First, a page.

Ultrasonic waves have many incredible applications across a wide variety of industries, ranging from medical science to manufacturing. Not least among these is ultrasonic cleaning, which uses ultrasonic sound waves traveling through liquid to produce cavitation bubbles that clean more thoroughly than solvents and scrubbing alone.

Ultrasonic waves can’t be heard by humans, though some animals, such as bats, can hear them. Their effects on materials and their abilities may look like magic, but they’re pure science.

Unlike normal ways of making sound, which often involve striking a surface, ultrasound is made using electrical equipment that vibrates with an extremely high frequency.

Crystals of materials such as quartz vibrate very fast when electricity is passed through them—an effect called “piezoelectricity.” As they vibrate, they manipulate the air around them and the fluids they come in contact with, producing ultrasound waves. Devices that produce ultrasound waves using piezoelectricity are known as piezoelectric transducers.

Ultrasonic cleaning requires high-frequency waves

The type of ultrasonic waves used for cleaning are high frequency, usually measuring between 20,000 Hz (20 kHz or 20,000 cycles per second) and 400,000 Hz (400 kHz or 400,000 cycles per second), which is much higher and more powerful than ultrasonic waves used for medical imaging or manufactured products flaw detection.

The reason for this high frequency is when these powerful ultrasonic waves pass through liquid and strike against the surface of an object, they produce cavitation bubbles, which are bubbles that collapse with high energy release. Millions of these tiny bubbles exploding per second have the combined effect of thoroughly cleaning objects. To find out more about how this works to clean even the toughest grime from parts, visit Omegasonics’ Ultrasonic Cleaning 101 page.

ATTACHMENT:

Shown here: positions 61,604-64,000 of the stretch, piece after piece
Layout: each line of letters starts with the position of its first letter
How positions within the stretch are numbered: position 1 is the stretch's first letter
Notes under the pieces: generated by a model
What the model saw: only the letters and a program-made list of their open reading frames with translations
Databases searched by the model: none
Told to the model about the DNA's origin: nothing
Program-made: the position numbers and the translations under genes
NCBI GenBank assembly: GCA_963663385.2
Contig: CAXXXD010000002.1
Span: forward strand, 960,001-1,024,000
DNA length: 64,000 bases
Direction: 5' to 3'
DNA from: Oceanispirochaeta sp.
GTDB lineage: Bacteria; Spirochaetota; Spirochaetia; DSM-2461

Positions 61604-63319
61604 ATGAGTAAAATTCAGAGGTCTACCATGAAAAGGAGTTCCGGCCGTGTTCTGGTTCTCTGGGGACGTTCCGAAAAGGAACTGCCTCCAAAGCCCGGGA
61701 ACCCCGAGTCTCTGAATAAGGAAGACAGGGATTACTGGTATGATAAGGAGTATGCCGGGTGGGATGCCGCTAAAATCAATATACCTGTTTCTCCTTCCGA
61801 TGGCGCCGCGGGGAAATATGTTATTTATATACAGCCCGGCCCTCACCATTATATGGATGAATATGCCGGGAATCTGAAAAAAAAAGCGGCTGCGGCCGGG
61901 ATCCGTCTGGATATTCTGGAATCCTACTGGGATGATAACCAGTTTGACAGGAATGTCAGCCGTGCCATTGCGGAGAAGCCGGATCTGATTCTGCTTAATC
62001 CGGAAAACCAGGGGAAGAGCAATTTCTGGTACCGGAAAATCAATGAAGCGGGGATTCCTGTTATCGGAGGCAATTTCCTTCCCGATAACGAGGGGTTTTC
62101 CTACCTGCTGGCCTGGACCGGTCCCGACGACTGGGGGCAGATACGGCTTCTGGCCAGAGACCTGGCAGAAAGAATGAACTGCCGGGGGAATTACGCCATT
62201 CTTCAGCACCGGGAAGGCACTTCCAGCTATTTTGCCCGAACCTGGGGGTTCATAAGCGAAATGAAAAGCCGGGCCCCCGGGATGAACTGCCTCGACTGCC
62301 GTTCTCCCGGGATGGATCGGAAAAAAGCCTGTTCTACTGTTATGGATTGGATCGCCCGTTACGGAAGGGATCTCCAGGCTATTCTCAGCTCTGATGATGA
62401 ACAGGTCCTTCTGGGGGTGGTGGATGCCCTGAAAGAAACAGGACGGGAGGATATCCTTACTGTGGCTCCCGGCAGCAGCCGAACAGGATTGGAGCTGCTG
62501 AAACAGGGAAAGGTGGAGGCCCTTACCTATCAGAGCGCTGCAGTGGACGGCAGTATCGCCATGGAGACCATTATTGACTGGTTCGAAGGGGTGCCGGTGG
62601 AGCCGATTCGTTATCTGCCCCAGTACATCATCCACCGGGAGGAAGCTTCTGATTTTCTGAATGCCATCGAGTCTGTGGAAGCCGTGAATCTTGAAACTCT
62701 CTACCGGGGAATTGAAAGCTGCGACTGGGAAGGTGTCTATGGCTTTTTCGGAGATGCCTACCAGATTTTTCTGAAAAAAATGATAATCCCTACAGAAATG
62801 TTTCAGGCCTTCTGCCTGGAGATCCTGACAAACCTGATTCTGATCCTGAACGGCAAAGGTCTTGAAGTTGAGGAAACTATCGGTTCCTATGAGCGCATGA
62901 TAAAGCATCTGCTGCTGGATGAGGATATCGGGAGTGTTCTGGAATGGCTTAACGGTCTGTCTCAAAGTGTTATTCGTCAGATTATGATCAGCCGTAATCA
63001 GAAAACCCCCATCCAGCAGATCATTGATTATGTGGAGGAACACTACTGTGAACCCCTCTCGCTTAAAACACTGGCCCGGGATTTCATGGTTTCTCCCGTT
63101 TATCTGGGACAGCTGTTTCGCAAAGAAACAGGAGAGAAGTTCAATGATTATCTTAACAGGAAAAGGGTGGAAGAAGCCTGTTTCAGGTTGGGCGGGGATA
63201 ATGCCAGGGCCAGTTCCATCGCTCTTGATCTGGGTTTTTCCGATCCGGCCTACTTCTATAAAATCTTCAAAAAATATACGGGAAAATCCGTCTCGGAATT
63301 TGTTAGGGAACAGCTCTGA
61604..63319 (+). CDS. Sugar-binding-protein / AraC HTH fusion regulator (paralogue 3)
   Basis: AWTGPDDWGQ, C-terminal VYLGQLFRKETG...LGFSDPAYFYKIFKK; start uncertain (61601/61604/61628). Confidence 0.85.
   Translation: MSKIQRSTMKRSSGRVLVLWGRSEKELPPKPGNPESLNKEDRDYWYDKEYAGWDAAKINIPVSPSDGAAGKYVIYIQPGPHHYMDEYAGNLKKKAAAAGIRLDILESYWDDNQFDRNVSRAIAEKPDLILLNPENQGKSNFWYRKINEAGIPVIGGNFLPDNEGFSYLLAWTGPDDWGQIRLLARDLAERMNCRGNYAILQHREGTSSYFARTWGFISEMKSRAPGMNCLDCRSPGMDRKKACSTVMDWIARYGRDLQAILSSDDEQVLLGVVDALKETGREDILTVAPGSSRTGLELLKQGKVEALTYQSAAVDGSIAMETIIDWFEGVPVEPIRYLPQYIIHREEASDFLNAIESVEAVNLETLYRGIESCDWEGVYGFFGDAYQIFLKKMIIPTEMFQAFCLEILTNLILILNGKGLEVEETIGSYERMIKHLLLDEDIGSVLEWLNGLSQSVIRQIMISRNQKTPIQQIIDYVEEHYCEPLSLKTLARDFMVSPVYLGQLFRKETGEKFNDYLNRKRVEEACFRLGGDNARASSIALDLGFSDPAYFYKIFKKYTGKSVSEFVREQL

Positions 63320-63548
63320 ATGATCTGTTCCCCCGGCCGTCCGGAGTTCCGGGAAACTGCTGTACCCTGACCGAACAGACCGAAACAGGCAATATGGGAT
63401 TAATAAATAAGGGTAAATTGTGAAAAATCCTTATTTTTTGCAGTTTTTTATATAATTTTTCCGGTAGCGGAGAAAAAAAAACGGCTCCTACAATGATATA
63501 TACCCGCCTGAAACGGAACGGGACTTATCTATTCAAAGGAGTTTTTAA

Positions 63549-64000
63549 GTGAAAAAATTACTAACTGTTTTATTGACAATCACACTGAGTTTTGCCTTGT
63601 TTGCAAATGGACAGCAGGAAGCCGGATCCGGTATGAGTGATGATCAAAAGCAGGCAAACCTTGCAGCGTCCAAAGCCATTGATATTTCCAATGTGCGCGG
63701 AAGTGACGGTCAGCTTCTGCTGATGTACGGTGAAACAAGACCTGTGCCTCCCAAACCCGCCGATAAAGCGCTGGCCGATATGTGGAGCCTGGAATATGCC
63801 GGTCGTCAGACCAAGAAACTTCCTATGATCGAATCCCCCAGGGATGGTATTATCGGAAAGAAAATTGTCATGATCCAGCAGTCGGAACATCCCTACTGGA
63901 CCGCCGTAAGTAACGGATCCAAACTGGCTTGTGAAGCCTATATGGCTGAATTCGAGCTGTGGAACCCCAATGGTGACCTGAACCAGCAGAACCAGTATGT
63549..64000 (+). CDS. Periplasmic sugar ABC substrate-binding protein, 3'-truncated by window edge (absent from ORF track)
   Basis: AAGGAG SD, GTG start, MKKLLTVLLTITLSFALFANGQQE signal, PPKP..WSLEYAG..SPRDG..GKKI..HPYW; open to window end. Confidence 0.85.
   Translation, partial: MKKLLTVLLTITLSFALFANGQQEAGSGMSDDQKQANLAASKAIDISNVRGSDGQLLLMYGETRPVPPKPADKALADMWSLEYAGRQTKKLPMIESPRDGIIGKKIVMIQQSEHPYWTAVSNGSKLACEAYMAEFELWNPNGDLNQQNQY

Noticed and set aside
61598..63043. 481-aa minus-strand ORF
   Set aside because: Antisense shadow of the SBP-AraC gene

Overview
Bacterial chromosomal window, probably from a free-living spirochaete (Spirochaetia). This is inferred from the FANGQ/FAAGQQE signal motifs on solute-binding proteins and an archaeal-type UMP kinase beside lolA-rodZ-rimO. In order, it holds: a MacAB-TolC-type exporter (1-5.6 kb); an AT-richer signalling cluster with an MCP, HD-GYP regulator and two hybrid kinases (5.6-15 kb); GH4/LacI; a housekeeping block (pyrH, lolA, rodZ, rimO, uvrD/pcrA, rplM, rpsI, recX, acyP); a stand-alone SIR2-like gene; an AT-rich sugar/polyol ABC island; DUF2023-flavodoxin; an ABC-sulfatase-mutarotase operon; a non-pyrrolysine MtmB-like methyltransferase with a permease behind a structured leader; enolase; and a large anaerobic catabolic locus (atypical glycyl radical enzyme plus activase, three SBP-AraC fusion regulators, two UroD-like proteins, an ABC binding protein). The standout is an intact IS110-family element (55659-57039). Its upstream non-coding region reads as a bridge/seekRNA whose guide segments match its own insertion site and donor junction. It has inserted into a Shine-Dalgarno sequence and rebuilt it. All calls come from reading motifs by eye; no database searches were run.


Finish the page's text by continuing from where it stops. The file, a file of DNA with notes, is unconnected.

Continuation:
The power of piezoelectric transducers

When ultrasound is purposed for cleaning things, a high-frequency alternating electricity supply sends power to piezoelectric transducers. If mechanical pressure is applied to one pair of opposite faces of certain crystals like quartz, equal and opposite electrical charges appear across its other faces. This effect is called the piezoelectric effect. The converse of piezoelectric effect is also true, in that if an electric field is applied to one pair of faces, the corresponding changes in the dimensions of the other pair of faces of the crystal are produced. This effect is known as inverse piezoelectric effect.

As the piezoelectric transducers vibrate at ultrasonic frequencies, they send their vibrations to a thin, quartz glass plate. This plate transmits the ultrasonic waves into a basin filled with fluid into which the objects are placed to be cleaned.

It should be noted that ultrasound waves can also be produced using magnetism instead of electricity. Just as piezoelectric crystals produce ultrasound waves in response to electricity, so there are other crystals that make ultrasound in response to magnetism. These are called magnetostrictive crystals and the transducers that use them are called magnetostrictive transducers. (The magnetive effect is known as magnetostriction.)

Ultrasonic waves are an often-overlooked application of electrical and acoustic science which have a great effect in the manufacturing industry, among many other industries. To find out more, call Omegasonics at 888-989-5560 or email us at omegasonics@omegasonics.com